[rust-dev] Integer literal suffix inference

Lindsey Kuper lindsey at rockstargirl.org
Mon Jul 2 11:26:47 PDT 2012

A couple of weeks ago, Rust gained suffix inference for integer literals.

Up until this change, to write an integer literal that had any type
other than `int`, you had to add a suffix to it.  This was especially
annoying with uint literals, which had to be written with a `u`
suffix; it was a type error to write `let x: uint = 3;` because the 3
lacked a suffix.  This is no longer the case.

Now, if you write an integer literal without a suffix (3, -500, etc.),
the compiler will try to infer its type based on type annotations and
function signatures in the surrounding program context. For example,
in the following program the type of `x` is inferred to be u16 because
it is passed to a function that takes a u16 argument:

    let x = 3;
    fn identity_u16(n: u16) -> u16 { n }

It works in patterns, too:

    let account_balance = 45u64;
    alt account_balance {
      0       { log(error, "not enough") }
      1 to 99 { log(error, "enough") }
      _       { log(error, "whoa") }

But if the program gives conflicting information about what the type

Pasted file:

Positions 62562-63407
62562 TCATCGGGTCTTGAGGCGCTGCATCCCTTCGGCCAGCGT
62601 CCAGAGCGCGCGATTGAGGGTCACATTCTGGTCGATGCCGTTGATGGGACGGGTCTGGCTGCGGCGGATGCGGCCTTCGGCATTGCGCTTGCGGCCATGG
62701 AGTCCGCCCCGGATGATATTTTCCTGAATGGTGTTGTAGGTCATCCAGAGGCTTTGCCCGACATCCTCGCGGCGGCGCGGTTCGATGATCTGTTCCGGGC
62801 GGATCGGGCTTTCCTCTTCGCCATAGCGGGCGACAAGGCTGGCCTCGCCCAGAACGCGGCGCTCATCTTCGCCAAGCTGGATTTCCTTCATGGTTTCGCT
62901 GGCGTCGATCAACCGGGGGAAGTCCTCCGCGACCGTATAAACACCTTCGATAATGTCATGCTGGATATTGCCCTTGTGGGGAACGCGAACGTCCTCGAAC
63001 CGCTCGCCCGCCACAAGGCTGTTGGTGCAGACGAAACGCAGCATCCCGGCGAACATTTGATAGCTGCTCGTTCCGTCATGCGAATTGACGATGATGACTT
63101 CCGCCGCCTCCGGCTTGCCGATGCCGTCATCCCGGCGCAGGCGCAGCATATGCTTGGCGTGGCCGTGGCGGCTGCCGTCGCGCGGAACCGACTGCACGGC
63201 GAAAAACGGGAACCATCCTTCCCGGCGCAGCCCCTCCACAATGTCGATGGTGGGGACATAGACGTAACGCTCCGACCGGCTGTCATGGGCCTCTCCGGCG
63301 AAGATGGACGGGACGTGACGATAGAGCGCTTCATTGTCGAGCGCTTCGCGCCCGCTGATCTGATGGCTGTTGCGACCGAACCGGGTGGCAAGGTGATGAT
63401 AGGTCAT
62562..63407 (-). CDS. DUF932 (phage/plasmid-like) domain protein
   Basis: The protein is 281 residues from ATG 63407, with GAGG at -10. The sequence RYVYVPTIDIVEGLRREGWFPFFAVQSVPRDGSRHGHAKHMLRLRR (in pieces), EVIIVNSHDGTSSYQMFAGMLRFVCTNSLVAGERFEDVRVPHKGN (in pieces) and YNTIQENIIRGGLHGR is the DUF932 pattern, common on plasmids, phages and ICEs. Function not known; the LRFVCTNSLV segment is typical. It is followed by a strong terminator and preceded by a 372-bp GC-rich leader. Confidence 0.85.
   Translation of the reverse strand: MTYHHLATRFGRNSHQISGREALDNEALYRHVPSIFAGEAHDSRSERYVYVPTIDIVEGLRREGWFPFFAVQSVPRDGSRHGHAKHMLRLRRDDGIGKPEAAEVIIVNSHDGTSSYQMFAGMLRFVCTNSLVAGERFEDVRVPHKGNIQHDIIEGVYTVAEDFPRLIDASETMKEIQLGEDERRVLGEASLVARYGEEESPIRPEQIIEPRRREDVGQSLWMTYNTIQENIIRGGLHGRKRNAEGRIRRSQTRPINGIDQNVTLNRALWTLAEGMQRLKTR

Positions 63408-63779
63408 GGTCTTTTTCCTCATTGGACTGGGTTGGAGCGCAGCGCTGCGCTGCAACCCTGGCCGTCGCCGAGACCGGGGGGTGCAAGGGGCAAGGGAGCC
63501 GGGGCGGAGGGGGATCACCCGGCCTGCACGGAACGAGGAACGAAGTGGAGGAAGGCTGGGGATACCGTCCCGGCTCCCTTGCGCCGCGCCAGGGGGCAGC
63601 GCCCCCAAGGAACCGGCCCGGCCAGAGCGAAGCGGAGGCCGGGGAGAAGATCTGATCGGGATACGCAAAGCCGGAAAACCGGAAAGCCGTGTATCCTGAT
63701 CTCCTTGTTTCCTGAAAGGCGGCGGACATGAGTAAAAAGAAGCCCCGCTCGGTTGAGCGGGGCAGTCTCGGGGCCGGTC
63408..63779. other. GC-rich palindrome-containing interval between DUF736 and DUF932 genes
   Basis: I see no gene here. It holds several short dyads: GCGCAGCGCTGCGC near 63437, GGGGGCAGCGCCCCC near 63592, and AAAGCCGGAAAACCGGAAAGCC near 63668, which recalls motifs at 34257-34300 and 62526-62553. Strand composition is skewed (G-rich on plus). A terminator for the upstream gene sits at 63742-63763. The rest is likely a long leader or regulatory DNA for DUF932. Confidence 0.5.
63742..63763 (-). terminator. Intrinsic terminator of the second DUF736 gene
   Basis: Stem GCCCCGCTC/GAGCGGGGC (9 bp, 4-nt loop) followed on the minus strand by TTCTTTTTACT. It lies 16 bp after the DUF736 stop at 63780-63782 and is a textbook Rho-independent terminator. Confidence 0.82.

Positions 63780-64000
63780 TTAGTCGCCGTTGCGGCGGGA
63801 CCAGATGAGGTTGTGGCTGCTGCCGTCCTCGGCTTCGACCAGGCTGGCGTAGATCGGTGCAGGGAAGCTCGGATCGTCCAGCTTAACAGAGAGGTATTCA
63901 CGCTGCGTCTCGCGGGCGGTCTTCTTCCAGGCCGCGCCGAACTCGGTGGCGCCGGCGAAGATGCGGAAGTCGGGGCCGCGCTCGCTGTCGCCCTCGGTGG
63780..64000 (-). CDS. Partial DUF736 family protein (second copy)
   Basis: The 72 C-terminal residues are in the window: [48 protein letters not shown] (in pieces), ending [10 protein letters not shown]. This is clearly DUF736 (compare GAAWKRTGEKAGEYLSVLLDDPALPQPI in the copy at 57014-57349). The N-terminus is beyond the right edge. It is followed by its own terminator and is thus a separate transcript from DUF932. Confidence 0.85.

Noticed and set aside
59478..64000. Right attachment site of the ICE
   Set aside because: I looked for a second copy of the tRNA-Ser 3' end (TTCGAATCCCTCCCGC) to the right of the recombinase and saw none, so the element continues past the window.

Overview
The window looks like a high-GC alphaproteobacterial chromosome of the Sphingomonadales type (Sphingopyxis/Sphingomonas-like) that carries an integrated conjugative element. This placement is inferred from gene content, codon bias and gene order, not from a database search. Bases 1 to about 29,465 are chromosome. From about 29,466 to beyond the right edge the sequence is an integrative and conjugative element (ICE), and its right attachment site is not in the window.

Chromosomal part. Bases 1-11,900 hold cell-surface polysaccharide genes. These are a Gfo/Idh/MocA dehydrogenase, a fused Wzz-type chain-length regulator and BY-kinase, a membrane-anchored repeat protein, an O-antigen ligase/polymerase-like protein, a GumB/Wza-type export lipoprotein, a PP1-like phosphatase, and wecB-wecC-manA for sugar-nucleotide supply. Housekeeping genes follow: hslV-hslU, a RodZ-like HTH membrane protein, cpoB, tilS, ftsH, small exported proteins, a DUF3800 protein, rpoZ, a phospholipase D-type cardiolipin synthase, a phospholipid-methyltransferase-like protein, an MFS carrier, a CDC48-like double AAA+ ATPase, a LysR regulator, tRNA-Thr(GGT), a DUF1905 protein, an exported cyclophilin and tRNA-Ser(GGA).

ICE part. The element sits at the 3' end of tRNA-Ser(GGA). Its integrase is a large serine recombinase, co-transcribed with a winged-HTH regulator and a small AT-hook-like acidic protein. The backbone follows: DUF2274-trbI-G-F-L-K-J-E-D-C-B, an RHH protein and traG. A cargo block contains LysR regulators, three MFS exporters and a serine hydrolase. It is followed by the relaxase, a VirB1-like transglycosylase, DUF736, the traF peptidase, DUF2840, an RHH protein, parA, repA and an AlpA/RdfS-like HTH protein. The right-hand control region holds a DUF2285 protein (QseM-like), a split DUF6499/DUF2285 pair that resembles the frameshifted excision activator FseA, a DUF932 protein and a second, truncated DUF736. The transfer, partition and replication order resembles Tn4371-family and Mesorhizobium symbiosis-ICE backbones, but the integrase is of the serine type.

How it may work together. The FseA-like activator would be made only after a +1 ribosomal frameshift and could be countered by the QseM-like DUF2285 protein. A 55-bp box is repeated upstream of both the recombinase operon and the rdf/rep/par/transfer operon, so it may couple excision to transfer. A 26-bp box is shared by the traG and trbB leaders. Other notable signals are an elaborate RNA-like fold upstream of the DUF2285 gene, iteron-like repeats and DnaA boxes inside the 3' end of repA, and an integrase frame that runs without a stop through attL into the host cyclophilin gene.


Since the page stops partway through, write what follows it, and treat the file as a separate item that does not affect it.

of the unsuffixed literal should be (that is, if the typing context
overconstrains the type), you'll get an error message, as in the

    let x = 3;

    fn identity_u8(n: u8) -> u8 { n }
    fn identity_u16(n: u16) -> u16 { n }

    identity_u8(x);  // after this, `x` is assumed to have type `u8`
    identity_u16(x); // raises a type error (expected `u16` but found `u8`)

In the absence of any type annotations (that is, if the typing context
underconstrains the type), Rust will assume that an unsuffixed integer
literal has type int.  This is is a fairly arbitrary choice, but it
helps with backwards compatibility, since in the past, unsuffixed
integer literals were always of type int.

    let n = 50;
    log(error, n); // n is an int

Of course, if you don't want the types of your integer literals to be
inferred, it's fine to keep writing them with suffixes.



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